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USA Today runs a list of the Top 100 Best-Selling Books of 2010. I got all the way to #13 before I threw up in my mouth. If any of you can make it to the end in one sitting, you have all of my respect. Outside of the classics like Catcher in the Rye and To Kill a Mockingbird, there are less than ten books here that I wouldn’t wipe my ass with. How ’bout y’all?

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— Puts me in mind of this scene from Wonder Boys, which Austin Kleon brought back to our attention this week.

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— Chamber Four spots a forthcoming title from the people who gave us Pride and Prejudice and Zombies, et. al. The Meowmorphosis. You guessed it: Gregor Samsa wakes to find that he has turned into a kitten. From the jacket copy:

His family must admit that, yes, their son is now OMG so cute—but what good is cute when there are bills to pay? How can Gregor be so selfish as to devote his attention to a ball of yarn? And how dare he jump out the bedroom window to wander through Kafka’s literary landscape? Never before has a cat’s tale been so poignant, strange, and horrifyingly funny.

It’s horrifyingly something.

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— Anis Shivani, who I never, never, ever understand, is soaring to new heights of ridiculousness with his “New Rules for Writers.”

Disregard at least 78% of everything that this gentleman says, dear readers. Ever. Including the following, a few of the highlights from this piece:

The system–from the MFA program to that fat-ass editor sitting in glorious judgment over your manuscript–will never reward originality. So fuck it!

Bullshit, I say, to all the claims made for publicity. The book will find its readers.

Treat every contemporary with dire suspicion. Read no one living with attention and gratitude, unless they’ve proven themselves in relation to your eternal touchstones.

Critics appreciate more than anything superficiality, the familiar, the well-known and predictable. They don’t know what to do with the new.

If this bit of irrelevance had come from someone other than Shivani, I’d probably read it as satire. Andrew Shaffer feels the same way, in this measured response on the same website.

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— Enough bitterness. Let’s brighten things up with a bit of Bookshelf Porn, shall we?

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— And how about a newspaper misprinting its own name on the front page? I enjoy their correction the following day. (Link courtesy of someone from Twitter whose handle I have now lost–sorry about that.)

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— Time’s running out on NPR’s Short Fiction contest, to be judged by Chimamanda Ngozi Adichie (an incredible talent, by the way. Read her recent story collection The Thing Around Your Neck). Get your submissions in before Sunday night at 11:59 p.m.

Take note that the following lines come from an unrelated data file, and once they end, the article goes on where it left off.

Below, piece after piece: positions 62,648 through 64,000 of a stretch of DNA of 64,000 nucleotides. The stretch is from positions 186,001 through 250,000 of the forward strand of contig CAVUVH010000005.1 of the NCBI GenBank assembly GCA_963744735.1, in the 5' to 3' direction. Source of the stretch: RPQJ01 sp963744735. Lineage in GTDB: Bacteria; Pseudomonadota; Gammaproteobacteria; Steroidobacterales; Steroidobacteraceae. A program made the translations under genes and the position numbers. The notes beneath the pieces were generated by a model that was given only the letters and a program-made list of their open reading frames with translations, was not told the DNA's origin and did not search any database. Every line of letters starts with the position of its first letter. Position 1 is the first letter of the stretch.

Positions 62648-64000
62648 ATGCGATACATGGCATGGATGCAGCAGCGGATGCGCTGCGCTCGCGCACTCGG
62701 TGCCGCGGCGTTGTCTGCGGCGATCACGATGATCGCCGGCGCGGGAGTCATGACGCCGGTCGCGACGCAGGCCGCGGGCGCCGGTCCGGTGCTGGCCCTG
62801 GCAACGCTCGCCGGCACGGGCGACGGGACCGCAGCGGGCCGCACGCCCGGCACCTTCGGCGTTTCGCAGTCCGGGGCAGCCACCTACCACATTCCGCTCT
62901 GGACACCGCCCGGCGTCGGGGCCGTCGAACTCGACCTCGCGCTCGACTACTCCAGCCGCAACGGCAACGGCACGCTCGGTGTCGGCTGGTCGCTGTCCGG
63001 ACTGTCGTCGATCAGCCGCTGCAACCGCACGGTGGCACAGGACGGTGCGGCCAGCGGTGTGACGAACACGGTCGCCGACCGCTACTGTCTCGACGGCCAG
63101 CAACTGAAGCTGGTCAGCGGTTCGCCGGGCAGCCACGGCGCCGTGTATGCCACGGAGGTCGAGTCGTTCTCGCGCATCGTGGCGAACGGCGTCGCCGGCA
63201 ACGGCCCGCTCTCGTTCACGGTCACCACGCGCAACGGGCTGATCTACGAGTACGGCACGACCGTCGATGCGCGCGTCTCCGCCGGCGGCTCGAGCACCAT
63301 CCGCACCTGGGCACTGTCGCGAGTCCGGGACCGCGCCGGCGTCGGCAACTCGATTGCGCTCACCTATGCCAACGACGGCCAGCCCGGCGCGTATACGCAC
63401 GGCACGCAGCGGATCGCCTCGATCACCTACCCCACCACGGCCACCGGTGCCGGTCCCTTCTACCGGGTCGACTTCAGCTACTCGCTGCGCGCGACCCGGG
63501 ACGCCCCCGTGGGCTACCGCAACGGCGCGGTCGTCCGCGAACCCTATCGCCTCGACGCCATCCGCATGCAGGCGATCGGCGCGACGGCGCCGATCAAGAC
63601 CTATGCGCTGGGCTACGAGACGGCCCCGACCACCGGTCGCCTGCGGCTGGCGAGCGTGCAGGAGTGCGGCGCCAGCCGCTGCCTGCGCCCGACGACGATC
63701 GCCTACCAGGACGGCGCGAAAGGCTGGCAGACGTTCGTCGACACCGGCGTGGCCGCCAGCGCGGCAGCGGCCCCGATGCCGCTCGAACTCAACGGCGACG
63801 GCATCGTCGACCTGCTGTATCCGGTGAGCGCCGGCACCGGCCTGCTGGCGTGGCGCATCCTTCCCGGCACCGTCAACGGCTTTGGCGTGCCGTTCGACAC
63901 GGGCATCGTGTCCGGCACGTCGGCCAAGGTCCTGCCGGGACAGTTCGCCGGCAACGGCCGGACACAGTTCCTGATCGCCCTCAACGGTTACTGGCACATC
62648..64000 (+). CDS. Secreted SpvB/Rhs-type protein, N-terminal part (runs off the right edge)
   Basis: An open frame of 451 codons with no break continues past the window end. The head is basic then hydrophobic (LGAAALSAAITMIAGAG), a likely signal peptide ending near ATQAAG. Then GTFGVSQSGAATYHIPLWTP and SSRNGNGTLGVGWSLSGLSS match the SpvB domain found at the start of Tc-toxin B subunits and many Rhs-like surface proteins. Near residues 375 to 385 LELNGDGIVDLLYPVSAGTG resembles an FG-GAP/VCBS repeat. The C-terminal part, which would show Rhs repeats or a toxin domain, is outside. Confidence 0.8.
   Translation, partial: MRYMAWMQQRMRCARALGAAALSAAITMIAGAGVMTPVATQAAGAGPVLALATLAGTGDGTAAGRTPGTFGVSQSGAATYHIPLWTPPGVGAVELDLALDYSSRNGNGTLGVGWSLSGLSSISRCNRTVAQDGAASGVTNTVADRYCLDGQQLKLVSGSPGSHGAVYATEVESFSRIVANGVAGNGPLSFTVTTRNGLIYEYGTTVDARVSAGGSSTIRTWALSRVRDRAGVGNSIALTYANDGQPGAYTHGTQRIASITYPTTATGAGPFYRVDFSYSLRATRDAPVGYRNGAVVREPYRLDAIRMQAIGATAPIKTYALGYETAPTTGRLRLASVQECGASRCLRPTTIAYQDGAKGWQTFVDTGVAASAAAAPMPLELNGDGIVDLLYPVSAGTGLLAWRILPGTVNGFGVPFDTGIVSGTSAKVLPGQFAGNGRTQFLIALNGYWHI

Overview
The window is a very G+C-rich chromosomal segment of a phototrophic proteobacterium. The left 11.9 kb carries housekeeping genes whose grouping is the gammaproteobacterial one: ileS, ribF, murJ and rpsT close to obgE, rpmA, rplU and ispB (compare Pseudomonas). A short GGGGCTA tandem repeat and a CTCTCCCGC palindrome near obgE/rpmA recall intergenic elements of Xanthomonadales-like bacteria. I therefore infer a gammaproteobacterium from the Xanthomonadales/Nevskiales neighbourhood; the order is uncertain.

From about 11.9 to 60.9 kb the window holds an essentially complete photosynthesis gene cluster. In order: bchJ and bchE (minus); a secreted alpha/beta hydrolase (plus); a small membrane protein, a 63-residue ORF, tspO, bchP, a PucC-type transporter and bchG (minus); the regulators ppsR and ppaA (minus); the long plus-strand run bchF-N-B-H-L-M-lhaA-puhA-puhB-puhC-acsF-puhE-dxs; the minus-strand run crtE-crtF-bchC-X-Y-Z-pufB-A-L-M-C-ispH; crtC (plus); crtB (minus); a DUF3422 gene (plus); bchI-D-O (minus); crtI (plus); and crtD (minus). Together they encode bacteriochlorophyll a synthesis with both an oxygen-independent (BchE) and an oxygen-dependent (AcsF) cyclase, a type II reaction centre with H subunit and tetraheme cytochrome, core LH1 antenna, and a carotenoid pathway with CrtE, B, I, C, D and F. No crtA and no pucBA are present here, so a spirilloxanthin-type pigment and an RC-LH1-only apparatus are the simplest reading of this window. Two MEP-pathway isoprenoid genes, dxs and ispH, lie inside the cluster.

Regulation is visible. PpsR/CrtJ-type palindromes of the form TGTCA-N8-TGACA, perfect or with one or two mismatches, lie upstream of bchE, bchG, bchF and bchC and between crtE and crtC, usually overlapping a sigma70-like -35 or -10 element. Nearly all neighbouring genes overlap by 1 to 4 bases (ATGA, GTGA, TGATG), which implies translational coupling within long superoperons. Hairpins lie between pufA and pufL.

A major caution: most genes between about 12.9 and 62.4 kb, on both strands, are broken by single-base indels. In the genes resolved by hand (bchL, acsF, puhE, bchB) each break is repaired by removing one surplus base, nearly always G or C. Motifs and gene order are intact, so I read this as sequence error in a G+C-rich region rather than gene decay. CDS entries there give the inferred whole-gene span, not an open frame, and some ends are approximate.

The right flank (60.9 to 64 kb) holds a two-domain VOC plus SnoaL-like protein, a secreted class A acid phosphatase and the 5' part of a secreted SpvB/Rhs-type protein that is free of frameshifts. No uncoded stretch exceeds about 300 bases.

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— Pleased to see that The Morning News’ annual Tournament of Books is set to get underway. I have two sentimental favorites, neither of which I would put any real money on: Next by Austin’s James Hynes and Jaimy Gordon’s NBA-Winner Lord of Misrule.

Someone will eliminate Freedom just to make news (“news”), so don’t bet on that one. Don’t be surprised if the Shteyngart or Jennifer Egan novels sneak away with the win, but my money is–with hesitance, especially since I haven’t even read it–on Emma Donoghue’s Room.

(Just awful construction in that last line, no? Awful)

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— For those of you going to AWP, I recommend attending the Literature Party on Feb 4, benefiting 826DC. I’m going to try to be there. Not that that has anything to do with my recommending of it. In fact, I recommend attending despite the fact that I’m going to try to be there.

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— Like to have a lifetime subscription to Black Ocean? It’s easy–just get a tattoo inspired by one of their book titles.

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— Shameless Plug of the Week: Some new short fiction over at Fringe, Corey Chestnut’s “Modern Powers.”

And don’t ever, ever forget to follow WBN on Facebook and Twitter.

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2 Comments

  1. I just looked at the list…Stephenie Meyer??? Seriously??? How DARE they rate her above JK Rowling?????
    The finale to the Harry Potter series was nothing short of brilliant with the possible exception to her epilogue, which, if I had been her editor, would have been deleted.

    As an aspiring writer of YA fantasy, I was pleased to see The Hunger Games up there, but the YA selections for the most part are over-hyped drivel.

    The list is based solely on quantity sold. Literary quality does not factor in. Afterall, there is absolutely no accounting for taste, or lack thereof.

    • Thanks for checking in, Mairin.

      Rowling’s finale came out in 2007, so it’s pretty impressive that it’s even on the list. I’m sure the film helped.

      Don’t tell anyone, Mairin, but I’ve never read a Harry Potter book. Justine is on me constantly to do so, but I just never seem to get around to it. I’m sure I’d love them.

      But this list is pretty gross. As a reader of literary fiction, I’m half amused and half disgusted that the most heavily discussed literary novel of the year clocks in at #39.

      And Stephanie Meyer? Don’t get me started. Please.


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